UK - Bonds have outperformed equities for the third year in a row, the latest Barclays Equity Gilt Study shows.
UK equities delivered a negative real return of 24.5% in 2003, while gilts returned 6.7%, corporate bonds 6.6% and index-linked gilts 5.1%.
Worse still, equities have now underperformed gilts over a full 10-year period – returning an average annual return of only 3.9% against 7.2% for gilts and a massive 8.6% for corporate bonds.
Over a much longer 20-year period, equities performed slightly better and returned 8.2% – while gilts only grew by 6.6% over the same period.
Average dividend growth over the past five years has also fallen to -2.7% – raising the risk of holding equities.
This average hides the fact that dividend income grew in 2002 for the first time since 1988.
The Barclays report explained that the discovery of a widespread tendency for management teams to misstate, or even misappropriate, profits in several companies led to a “substantial reaction” by investors, which necessitated a rise in equity yields.
The report also argues that UK pension schemes are still over-invested in equities.
Barclays says that as UK pension schemes are very mature – with only about a third of pension schemes members currently active – it becomes less appropriate to hold bonds as the worker approaching retirement has less time to recoup any losses that could result from taking equity risk.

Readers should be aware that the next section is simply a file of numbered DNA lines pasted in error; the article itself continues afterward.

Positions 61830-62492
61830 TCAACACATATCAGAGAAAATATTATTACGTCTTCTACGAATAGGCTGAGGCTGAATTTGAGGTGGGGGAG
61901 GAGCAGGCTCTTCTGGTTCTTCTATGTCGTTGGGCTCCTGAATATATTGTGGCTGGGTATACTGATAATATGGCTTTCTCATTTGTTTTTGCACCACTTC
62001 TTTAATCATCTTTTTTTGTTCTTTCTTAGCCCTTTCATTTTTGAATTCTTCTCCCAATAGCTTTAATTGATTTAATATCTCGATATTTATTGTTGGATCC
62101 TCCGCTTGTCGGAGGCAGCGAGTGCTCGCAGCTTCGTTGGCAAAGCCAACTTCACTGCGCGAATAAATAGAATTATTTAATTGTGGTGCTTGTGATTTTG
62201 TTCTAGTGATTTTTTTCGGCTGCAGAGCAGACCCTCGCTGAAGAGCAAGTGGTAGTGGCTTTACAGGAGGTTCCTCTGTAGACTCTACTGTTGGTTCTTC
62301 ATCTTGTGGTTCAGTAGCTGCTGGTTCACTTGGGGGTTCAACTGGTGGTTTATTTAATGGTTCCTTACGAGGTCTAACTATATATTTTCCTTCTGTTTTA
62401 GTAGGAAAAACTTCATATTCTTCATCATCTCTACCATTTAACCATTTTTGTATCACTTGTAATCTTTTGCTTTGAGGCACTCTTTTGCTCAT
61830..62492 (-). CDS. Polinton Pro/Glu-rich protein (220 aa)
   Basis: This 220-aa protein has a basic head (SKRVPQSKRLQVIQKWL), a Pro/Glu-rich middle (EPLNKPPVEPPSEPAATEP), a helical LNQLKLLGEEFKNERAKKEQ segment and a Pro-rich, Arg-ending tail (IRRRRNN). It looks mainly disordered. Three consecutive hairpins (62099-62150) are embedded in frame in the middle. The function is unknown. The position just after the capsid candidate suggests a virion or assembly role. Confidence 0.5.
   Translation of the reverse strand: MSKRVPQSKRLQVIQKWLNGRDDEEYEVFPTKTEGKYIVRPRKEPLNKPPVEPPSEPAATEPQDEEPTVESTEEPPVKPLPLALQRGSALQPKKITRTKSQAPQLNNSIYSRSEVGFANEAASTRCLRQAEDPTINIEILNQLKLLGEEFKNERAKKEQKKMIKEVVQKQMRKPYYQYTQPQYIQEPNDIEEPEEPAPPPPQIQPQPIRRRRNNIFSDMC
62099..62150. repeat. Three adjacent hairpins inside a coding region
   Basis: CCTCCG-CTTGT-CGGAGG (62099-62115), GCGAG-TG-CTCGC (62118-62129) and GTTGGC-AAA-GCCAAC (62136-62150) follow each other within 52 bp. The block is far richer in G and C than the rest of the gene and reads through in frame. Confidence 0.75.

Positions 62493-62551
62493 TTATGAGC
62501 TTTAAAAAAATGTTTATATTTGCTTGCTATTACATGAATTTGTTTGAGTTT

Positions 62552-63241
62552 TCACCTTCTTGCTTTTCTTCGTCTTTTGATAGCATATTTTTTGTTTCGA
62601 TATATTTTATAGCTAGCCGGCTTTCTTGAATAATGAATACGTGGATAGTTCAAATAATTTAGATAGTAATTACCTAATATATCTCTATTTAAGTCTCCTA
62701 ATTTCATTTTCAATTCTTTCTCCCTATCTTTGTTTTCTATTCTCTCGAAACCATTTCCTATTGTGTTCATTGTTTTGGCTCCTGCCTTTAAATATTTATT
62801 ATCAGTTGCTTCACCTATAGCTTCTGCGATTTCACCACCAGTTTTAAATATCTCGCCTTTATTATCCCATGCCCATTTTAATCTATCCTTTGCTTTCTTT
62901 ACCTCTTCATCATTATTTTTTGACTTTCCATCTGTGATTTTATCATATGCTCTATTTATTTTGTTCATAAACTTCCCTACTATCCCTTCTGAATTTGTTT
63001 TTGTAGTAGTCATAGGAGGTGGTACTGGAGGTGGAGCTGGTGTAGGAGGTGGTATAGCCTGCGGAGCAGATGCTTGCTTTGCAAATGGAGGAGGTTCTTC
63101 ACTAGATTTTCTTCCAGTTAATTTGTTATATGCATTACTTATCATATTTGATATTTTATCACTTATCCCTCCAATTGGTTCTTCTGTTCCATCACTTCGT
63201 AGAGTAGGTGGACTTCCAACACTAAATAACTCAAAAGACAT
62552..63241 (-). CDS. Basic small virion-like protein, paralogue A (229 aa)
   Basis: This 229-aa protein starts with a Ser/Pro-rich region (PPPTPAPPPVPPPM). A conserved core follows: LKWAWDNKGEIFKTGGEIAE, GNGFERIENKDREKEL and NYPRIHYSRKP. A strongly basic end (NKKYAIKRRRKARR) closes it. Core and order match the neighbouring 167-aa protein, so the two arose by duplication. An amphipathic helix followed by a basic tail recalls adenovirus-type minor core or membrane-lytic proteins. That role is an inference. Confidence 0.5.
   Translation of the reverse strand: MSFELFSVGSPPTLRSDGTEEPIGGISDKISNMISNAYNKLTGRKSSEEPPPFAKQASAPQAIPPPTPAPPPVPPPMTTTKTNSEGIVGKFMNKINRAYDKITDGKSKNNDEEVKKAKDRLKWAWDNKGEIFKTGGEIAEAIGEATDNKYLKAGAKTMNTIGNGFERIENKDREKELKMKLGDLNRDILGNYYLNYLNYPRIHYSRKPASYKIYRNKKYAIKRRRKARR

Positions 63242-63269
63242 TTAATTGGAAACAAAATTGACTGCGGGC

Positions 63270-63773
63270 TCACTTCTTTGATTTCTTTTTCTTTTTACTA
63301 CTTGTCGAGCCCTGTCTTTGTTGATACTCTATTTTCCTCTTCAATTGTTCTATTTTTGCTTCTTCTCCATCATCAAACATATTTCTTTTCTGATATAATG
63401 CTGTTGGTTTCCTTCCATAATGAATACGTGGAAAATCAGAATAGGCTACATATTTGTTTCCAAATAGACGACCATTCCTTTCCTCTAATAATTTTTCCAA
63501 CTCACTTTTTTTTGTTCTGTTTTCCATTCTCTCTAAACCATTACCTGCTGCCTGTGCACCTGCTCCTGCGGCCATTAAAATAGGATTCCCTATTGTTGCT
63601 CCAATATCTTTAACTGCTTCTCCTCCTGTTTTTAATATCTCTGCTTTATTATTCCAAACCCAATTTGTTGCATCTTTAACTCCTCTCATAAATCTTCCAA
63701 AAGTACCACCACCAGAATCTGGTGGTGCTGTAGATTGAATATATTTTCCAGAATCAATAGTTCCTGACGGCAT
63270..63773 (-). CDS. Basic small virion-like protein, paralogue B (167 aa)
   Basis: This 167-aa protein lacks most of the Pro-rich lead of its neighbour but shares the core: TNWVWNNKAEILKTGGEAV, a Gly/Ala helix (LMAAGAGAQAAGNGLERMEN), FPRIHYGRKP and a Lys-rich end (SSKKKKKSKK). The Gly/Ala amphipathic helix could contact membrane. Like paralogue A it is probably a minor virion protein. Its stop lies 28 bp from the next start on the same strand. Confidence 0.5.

The study also pointed out that there is a high contingent risk in pension schemes investing in equities – because any slump in equities usually comes at a time when corporate profitability is low and when firms can least afford to pay additional contributions.
The Brunel Pension Partnership has become the fourth local authority pool to receive the green light from the regulator.
Defined benefit (DB) schemes are to be offered a new consolidator as the former chief of the Pension Protection Fund (PPF) launches 'The Pension SuperFund'.
Martin Freeman has been hired as head of technology product and development at Smart Pension, to support the 'growing' technology product side of the business.
Tim Sharp says the government has missed some big opportunities to help workers in the DB white paper.